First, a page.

Shank stood in the rain in Victory Lane watching his driver celebrate on the podium. He is glad he listened to his driver and let him talk him into adding the race to this year’s expanded schedule.

“Jack told me, ‘I’m good there. Let me do this race,’” Shank told NBCSports.com. “I said, ‘Oh, man, we need to get ready for the Indianapolis 500.’ He said, ‘Let’s do the race.’

“Well, he is good here.”

The driver from Bassingham, England had won an Indy Lights race from the pole during the IndyCar GP weekend in 2015. He also won on the oval in the Freedom 100 Indy Lights race in 2015.

“I’m really pleased, super proud of him,” Shank said. “The way he integrated with the crew chief, the engineers and Honda this weekend was literally perfect.

“He had never driven in the rain today. We literally dropped him in the fire and said, ‘Don’t mess this up.’ There’s a lot of joy and a lot of happiness right now.

“This is a step in the right direction. We are way ahead of schedule.

“Jack deserves a chance at this. He has worked his ass off; he is great with people, and he deserves this. If this race had been in the dry, we are second and could have maybe had more.”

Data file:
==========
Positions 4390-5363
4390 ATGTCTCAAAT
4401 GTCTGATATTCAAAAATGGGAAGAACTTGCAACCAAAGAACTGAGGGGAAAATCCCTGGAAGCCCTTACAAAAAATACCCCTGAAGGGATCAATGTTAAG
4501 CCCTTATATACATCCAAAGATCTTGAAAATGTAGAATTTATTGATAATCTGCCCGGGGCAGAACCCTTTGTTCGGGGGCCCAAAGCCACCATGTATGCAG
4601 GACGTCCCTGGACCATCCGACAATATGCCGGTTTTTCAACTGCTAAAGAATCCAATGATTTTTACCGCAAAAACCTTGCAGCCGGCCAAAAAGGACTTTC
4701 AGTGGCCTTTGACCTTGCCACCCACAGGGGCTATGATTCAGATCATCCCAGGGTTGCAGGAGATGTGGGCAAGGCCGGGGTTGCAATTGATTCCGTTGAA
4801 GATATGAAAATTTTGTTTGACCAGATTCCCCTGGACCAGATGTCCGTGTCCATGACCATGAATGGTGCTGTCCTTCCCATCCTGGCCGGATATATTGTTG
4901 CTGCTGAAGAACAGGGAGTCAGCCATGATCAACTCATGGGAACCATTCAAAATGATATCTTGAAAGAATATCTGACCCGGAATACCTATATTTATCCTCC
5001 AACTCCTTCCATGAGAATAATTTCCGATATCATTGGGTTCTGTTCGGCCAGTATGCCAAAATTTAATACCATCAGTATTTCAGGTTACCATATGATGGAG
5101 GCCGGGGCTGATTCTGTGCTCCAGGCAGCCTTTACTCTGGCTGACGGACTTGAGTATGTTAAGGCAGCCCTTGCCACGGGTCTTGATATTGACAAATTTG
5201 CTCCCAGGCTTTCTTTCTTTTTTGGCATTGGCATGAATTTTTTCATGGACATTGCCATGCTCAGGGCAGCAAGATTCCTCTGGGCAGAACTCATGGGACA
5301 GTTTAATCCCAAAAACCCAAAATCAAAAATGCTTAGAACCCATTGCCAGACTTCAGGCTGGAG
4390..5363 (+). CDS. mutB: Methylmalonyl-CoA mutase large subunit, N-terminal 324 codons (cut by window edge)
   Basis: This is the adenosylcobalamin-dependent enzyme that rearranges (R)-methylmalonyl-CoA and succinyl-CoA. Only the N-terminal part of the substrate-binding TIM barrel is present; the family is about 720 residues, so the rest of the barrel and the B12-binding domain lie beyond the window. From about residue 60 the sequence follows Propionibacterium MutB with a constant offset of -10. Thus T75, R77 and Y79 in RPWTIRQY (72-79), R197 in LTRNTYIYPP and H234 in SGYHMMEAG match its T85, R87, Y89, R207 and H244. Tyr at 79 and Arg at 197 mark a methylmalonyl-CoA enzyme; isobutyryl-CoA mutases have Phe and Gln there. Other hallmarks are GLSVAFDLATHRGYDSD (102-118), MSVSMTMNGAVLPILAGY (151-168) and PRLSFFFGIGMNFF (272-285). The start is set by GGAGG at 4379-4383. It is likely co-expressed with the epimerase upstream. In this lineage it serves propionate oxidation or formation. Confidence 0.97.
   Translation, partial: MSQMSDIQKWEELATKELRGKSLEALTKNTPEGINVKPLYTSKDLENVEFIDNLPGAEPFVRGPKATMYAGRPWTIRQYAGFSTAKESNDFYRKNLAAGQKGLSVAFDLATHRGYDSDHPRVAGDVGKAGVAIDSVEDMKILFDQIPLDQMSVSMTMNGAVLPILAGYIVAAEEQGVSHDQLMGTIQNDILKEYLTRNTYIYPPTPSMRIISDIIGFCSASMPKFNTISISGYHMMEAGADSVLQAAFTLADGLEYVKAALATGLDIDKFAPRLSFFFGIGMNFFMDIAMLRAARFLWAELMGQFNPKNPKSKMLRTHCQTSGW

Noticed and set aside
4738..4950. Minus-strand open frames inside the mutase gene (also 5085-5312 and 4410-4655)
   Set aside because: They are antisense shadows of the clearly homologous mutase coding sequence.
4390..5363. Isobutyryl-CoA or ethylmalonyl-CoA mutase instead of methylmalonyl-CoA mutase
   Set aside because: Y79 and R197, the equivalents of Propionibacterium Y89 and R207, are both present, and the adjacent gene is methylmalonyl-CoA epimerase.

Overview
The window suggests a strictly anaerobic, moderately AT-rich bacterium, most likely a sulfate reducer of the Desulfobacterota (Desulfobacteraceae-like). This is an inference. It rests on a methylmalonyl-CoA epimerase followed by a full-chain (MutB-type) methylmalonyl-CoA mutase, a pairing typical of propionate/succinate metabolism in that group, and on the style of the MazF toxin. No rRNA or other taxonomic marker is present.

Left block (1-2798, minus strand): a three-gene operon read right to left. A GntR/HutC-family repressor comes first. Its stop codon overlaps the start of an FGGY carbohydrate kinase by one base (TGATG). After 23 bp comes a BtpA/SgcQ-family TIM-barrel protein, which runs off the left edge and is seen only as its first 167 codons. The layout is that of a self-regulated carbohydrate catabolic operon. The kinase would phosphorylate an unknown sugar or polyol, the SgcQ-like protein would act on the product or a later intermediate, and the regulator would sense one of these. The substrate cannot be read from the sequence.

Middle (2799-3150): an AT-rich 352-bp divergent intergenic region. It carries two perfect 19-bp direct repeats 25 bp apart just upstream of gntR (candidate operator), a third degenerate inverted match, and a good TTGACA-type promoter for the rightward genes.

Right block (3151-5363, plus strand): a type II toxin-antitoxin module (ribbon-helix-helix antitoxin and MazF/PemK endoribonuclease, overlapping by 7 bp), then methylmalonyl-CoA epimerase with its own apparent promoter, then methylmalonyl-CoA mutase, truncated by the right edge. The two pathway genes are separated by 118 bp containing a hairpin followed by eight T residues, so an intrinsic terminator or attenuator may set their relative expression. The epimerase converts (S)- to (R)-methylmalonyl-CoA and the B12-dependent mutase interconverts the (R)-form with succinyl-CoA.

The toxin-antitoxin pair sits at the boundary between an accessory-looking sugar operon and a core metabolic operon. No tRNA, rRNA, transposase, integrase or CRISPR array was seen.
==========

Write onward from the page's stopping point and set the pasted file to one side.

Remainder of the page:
INDYCAR PhotoHarvey showed his promise and potential in Friday’s qualifications when he finished third. He was impressive in the race as weather played a major factor in track conditions.

In many ways, Harvey never turned a wheel wrong all weekend.

“To qualify third, to finish third I think was a result that if you’d have offered it to us before the weekend started, we would have taken it, and hopefully this is just that springboard for us, for first off of May,” Harvey said. “Hopefully it gives us some good momentum throughout the rest of this month, but also looking forward to the future, to the end of 2019 and looking forward to 2020.”